As a junior, I cannot know the dual excitement and sadness that seniors must feel as Commencement approaches. I have not completed my senior project, the pinnacle of my Luther career. I have not secured employment, nor have I made the decision to take a year off and figure out what I want to do. In short, I am not ready to sail into the world because my Luther journey has not yet been fully realized.
But come Sunday, May 22 at 10:00 a.m., Carlson Stadium will rage and thunder with anticipation for a new journey, and students will transform into explorers.
When I spoke last year about commencement, I included the thoughts of graduating seniors. Many have gone on to grad school or promising jobs or the Peace Corps. I heard of one English major recently who traveled west to find a teaching job, but ended up on a vineyard writing wine reviews. Over the past year, I've come to realize that it is precisely this which scares me: what if I fail to find my niche? After doing research and watching my senior friends prepare for the inevitable, I can't help but feel deathly afraid.
In a 2008 Harvard commencement speech, author J.K. Rowling had this to say about failure: "It is impossible to live without failing at something, unless you live so cautiously that you might as well not have lived at all - in which case, you fail by default." She commented on how failure gives one inner security, how it is as much a part of education as any instruction in the classroom. Thus it occurs to me: I'm not ready to graduate because I have not yet embraced this certainty, this notion that failure will not only happen: it will help me succeed.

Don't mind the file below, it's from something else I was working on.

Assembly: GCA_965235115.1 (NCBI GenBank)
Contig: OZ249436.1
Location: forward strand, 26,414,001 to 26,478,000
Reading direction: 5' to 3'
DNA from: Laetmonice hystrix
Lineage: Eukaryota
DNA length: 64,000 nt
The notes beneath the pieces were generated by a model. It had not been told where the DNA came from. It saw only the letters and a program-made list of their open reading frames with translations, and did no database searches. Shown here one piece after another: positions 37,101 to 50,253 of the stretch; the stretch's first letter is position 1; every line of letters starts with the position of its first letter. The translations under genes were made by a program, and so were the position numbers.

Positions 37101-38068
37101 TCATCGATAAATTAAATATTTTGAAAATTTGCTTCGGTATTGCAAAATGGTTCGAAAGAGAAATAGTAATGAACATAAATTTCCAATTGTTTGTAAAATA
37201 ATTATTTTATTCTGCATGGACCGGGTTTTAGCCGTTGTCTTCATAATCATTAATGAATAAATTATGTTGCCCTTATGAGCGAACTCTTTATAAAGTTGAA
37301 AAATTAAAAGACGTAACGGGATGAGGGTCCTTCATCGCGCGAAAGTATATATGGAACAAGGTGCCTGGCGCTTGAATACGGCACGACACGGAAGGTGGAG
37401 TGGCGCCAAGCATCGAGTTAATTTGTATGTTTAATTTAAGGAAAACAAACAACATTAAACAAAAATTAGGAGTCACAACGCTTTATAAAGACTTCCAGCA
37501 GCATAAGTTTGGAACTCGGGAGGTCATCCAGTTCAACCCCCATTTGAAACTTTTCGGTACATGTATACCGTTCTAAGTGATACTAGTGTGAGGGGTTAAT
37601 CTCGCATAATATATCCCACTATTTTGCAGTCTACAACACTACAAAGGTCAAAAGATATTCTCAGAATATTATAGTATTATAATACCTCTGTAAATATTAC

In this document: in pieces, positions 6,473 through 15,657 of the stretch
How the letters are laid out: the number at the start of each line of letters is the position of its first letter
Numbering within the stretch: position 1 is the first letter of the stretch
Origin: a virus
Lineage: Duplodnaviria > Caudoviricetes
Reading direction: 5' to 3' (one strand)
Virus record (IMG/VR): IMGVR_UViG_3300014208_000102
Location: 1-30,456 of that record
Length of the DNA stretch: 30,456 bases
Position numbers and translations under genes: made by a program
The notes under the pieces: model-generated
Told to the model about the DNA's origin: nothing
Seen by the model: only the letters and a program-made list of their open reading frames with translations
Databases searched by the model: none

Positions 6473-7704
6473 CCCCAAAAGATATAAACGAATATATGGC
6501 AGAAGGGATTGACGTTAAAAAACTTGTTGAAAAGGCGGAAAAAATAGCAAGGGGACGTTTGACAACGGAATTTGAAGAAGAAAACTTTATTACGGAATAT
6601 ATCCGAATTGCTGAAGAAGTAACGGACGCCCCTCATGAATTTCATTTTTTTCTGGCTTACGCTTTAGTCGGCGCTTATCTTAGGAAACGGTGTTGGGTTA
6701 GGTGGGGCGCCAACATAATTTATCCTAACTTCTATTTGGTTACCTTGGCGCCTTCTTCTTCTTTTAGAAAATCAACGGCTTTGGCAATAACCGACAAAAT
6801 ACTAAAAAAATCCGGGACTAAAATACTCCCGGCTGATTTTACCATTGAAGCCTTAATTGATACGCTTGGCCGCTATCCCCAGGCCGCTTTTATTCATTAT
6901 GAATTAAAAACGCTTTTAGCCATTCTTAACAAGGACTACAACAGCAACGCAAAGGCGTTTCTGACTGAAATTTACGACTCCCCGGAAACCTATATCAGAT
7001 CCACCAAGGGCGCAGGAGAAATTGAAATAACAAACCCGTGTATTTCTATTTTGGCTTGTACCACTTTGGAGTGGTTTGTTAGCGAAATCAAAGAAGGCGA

And so I imagine seniors this year gathering for the Baccalaureate with Pastor Vásquez and celebrating faith. I imagine them walking and receiving their diplomas. I imagine them with their families afterwards, eating together, finding comfort in quiet talk and a loving embrace. I imagine the culmination of work and effort over the past four years. And finally, I imagine what lies beyond.
Luther College has armed us with knowledge, the ability to soar into the unknown. But more importantly, it has prepared us for failure, and the ability to pick ourselves back up again.